Stay Informed: Transforming Radiology with Structured Reporting and Data-Driven Approaches

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Real-world data to enhance clinical trial evidence

In randomized controlled trials (RCTs), a vast proportion of patients does not meet the precise inclusion criteria. In oncology, for example, two-thirds of the patients are not represented by current RCTs [1]. Real-world data (RWD) studies can provide supplementary information from groups of patients who may not be eligible for RCTs, generating evidence across a broader variety and heterogeneity of cases.

RWD creates new opportunities to complement and enhance the evidence collected in the controlled environment of clinical trials, providing healthcare decision-makers with meaningful information that impacts patient management and regulatory decisions.

However, there are also some limitations associated with real-world data. Not being collected for research purposes, they “are unlikely to appear in an EHR in structured form if at all” [2]. The inconsistent use of terminology as well as differences in formats and content increase data heterogeneity and diminish their quality.

As an example, a recent retrospective observational study [3] evaluated different methods to assess cancer progression from EHR data and concluded that due to missing data and lack of clarity in radiology reports, the RECIST-approach was not feasible. “With a strict RECIST definition (radiologist-defined target lesions required in imaging report), no patient chart (0%) yielded data suitable for assessing cancer progression.” Even with more tolerant criteria, only 31% of the charts directly compared all measured key lesions between two time points.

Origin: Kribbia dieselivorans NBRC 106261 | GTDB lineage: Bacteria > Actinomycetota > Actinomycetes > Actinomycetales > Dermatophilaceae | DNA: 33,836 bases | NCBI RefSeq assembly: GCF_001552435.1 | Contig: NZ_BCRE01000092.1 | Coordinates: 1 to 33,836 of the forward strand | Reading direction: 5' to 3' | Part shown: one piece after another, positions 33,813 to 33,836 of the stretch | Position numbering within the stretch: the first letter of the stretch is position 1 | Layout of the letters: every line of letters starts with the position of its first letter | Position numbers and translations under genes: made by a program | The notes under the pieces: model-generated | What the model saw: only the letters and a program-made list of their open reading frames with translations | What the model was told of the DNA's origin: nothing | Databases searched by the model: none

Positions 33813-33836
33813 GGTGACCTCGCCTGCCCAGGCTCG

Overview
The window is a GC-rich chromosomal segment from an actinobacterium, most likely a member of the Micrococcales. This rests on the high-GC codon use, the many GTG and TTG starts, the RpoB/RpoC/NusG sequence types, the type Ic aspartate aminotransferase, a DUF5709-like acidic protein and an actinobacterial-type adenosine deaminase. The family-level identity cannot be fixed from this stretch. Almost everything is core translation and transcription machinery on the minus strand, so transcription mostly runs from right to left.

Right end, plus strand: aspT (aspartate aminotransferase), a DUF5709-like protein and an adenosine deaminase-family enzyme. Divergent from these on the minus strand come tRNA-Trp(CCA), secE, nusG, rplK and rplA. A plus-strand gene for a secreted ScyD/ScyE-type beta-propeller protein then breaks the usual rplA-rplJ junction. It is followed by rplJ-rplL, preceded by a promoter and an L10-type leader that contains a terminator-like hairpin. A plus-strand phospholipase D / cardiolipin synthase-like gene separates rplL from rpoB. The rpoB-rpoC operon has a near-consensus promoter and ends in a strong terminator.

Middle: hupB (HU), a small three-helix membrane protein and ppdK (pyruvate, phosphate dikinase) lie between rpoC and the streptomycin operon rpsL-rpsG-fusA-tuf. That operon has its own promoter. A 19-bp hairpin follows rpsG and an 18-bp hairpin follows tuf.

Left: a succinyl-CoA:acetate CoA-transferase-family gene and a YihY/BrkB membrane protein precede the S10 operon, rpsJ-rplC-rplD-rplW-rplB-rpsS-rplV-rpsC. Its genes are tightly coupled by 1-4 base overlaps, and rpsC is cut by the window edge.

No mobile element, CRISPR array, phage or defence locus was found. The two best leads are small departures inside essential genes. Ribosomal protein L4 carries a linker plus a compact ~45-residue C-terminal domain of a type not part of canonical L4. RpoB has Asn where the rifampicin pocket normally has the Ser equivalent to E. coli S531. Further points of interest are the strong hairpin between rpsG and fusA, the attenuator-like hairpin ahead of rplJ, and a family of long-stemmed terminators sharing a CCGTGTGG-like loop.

In an interactive and dynamic dialogue with the reader, mint Lesion captures as much data as possible and links every measured value to context data, generating complete and minable reports. In addition, the structured, high-quality annotated data in mint Lesion can be used to augment decision-making in multidisciplinary tumor boards, identify issues as they arise (instead of many months or even years later), or draw up new hypotheses, which go beyond the published literature.

1 Donia,M., Hansen,S. W., and Svane I. M., Real-world evidence to guide healthcare policies in oncology, Oncotarget. 2019 Jul 16; 10(44): 4513–4515

2 Bartlett, V. L., Dhruva, S. S., Shah, N. D. et al. Feasibility of Using Real-World Data to Replicate Clinical Trial Evidence, JAMA Netw Open. 2019;2(10):e1912869

3 Griffith, S.D., Tucker, M., Bowser, B. et al. Generating Real-World Tumor Burden Endpoints from Electronic Health Record Data: Comparison of RECIST, Radiology-Anchored, and Clinician-Anchored Approaches for Abstracting Real-World Progression in Non-Small Cell Lung Cancer. Adv Ther 36, 2122–2136 (2019)

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